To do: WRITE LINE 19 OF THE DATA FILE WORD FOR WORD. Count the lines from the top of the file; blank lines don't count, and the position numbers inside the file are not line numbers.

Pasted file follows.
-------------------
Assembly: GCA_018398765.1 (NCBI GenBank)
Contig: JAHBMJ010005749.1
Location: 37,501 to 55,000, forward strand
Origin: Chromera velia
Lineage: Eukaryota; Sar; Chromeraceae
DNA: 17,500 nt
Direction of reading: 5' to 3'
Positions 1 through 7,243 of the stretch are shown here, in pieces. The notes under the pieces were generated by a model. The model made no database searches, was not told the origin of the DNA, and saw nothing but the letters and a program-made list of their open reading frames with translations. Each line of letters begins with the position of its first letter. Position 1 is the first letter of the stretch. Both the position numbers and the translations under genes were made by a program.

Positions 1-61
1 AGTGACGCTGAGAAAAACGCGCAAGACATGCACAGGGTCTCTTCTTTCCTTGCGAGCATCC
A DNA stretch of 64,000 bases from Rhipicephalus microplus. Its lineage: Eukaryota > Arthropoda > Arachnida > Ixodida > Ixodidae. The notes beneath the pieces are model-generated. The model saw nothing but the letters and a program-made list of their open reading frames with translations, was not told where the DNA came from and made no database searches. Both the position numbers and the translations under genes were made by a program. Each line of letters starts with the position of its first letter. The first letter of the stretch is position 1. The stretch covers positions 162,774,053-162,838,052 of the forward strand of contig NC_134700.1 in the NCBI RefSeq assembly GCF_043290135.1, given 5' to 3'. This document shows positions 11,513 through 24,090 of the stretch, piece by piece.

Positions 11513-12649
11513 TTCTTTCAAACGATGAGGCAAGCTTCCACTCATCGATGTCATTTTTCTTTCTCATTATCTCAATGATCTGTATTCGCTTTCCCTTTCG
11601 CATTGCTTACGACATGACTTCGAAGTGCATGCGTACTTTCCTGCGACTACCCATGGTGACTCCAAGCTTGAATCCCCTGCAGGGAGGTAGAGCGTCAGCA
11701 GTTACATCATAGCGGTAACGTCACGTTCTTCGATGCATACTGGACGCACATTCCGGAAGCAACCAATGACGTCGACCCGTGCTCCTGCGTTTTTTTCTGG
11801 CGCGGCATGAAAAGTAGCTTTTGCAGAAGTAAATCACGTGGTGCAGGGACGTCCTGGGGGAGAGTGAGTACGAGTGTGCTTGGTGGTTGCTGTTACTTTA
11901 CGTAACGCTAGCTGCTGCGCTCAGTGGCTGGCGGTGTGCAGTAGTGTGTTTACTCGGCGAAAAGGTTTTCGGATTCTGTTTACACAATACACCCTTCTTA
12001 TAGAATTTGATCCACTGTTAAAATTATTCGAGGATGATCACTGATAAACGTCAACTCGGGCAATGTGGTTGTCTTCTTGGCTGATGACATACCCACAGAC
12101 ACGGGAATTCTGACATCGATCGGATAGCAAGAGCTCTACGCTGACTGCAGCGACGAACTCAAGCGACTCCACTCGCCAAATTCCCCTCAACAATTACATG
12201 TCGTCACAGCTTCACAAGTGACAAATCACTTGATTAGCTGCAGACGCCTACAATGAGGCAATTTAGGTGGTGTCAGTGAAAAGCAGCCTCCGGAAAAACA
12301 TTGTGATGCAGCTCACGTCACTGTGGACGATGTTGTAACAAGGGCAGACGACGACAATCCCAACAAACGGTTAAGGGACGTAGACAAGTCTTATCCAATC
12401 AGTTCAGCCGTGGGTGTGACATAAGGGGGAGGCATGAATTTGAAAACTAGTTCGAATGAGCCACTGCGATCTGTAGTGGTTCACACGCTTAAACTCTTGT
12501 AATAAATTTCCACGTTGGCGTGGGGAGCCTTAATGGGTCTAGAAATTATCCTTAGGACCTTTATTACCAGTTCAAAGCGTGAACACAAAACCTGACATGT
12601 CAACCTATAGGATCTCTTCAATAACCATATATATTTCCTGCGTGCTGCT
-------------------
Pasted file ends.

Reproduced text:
12101 ACGGGAATTCTGACATCGATCGGATAGCAAGAGCTCTACGCTGACTGCAGCGACGAACTCAAGCGACTCCACTCGCCAAATTCCCCTCAACAATTACATG